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A case report on the treatment of complex chronic pain and opioid dependence by a multidisciplinary transitional pain service using the ACT Matrix and buprenorphine/naloxone

Authors Weinrib AZ, Burns LC, Mu A, Azam MA, Ladak SSJ, McRae K, Katznelson R, Azargive S, Tran C, Katz J, Clarke H

Received 13 October 2016

Accepted for publication 26 January 2017

Published 27 March 2017 Volume 2017:10 Pages 747—755

DOI https://doi.org/10.2147/JPR.S124566

Checked for plagiarism Yes

Review by Single-blind

Peer reviewers approved by Dr Colin Mak

Peer reviewer comments 3

Editor who approved publication: Prof. Dr. Enrica Santarcangelo

Video abstract presented by Authors.

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Aliza Z Weinrib,1,2 Lindsay C Burns,1,2 Alex Mu,1 Muhammad Abid Azam,1,2 Salima SJ Ladak,1 Karen McRae,1,3 Rita Katznelson,1,3 Saam Azargive,1 Cieran Tran,1 Joel Katz,1–3 Hance Clarke1,3

1Pain Research Unit, Department of Anesthesia and Pain Management, Toronto General Hospital, University Health Network, 2Department of Psychology, York University, 3Department of Anesthesia, University of Toronto, Toronto, Ontario, Canada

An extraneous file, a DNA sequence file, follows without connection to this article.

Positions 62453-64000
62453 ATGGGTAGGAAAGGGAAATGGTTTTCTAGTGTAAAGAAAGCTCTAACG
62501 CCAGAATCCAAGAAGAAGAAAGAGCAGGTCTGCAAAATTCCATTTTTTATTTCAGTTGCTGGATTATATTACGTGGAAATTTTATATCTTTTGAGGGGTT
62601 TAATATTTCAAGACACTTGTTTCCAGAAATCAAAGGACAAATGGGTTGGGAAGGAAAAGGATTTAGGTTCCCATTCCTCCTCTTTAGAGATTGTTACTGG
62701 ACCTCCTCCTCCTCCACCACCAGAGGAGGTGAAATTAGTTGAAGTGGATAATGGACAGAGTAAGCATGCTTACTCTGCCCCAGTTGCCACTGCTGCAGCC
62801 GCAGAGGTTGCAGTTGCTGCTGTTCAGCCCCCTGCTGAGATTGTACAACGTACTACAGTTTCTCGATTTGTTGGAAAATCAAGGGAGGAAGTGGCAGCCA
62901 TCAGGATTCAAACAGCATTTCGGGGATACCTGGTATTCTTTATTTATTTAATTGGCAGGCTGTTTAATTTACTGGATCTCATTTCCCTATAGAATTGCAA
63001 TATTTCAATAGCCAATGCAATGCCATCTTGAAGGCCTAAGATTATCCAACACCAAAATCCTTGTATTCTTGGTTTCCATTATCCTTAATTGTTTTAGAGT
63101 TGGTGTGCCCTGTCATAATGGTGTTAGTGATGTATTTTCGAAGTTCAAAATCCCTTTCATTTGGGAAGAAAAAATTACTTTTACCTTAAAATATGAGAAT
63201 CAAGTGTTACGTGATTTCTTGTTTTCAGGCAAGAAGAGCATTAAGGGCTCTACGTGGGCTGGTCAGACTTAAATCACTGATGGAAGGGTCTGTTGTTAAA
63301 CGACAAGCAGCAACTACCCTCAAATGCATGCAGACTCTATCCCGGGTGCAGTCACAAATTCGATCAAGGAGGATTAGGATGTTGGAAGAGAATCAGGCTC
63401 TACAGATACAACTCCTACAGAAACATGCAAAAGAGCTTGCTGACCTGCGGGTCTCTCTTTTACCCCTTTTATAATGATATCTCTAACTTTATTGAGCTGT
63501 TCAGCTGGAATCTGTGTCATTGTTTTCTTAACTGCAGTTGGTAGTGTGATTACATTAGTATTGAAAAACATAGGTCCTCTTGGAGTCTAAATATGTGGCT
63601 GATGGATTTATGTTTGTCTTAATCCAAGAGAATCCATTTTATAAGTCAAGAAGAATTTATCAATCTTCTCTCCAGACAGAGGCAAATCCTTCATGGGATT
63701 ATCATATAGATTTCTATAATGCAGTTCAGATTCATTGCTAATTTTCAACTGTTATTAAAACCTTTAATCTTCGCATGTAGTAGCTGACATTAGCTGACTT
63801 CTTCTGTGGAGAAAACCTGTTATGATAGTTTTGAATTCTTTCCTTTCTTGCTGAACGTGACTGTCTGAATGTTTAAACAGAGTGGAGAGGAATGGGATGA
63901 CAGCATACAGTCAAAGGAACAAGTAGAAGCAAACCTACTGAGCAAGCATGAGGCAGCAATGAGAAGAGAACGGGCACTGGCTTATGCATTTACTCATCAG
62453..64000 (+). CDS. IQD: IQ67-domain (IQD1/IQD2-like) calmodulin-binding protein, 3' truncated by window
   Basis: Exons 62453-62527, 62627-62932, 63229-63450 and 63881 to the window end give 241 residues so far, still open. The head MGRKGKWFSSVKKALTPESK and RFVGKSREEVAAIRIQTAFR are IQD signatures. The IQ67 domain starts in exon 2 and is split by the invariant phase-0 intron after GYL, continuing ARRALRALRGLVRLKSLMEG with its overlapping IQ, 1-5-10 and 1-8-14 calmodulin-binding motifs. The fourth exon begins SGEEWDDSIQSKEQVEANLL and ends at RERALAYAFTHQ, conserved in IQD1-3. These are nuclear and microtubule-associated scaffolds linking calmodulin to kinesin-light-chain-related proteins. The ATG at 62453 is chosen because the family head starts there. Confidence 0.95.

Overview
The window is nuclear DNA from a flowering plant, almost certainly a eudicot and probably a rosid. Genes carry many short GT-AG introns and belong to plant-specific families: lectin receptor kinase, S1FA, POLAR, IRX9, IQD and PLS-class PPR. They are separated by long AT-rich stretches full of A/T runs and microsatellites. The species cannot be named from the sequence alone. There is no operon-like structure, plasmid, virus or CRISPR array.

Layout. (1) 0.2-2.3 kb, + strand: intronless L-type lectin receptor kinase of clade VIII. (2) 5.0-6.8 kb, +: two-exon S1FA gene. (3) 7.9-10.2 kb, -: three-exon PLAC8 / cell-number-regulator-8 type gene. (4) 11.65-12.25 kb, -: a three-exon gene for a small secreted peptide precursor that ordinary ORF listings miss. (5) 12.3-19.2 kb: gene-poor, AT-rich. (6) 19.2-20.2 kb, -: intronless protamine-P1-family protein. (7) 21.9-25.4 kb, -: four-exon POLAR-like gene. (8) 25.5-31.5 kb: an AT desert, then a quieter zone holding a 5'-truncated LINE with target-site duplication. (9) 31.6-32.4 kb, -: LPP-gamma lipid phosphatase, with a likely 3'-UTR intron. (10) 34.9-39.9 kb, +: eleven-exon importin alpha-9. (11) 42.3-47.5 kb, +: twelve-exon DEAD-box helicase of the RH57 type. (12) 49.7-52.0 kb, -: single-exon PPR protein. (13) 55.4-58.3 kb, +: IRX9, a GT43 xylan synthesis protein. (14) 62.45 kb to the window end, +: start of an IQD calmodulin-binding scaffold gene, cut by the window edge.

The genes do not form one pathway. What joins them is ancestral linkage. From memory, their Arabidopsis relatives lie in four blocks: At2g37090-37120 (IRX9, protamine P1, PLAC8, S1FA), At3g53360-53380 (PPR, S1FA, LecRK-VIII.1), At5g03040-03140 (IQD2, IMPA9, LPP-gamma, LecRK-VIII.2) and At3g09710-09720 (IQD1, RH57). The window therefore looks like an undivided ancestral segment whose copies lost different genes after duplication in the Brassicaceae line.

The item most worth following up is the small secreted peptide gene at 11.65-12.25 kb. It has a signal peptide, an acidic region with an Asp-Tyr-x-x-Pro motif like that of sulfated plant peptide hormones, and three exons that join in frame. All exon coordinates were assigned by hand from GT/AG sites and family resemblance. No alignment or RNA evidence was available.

Abstract: In an era of growing concern about opioid prescribing, the postsurgical period remains a critical window with the risk of significant opioid dose escalation, particularly in patients with a history of chronic pain and presurgical opioid use. The purpose of this case report is to describe the multidisciplinary care of a complex, postsurgical pain patient by an innovative transitional pain service (TPS). A 59-year-old male with complex chronic pain, as well as escalating long-term opioid use, presented with a bleeding duodenal ulcer requiring emergency surgery. After surgery, the TPS provided integrated pharmacological and behavioral treatment, including buprenorphine combined with naloxone and acceptance and commitment therapy (ACT) using the ACT Matrix. The result was dramatic pain reduction and improved functioning and quality of life after 40+ years of chronic pain, thus changing the pain trajectory of a chronic, complex, opioid-dependent patient.

Keywords: transitional pain service, postsurgical pain, chronic pain, opioid dependence, opioid weaning, acceptance and commitment therapy

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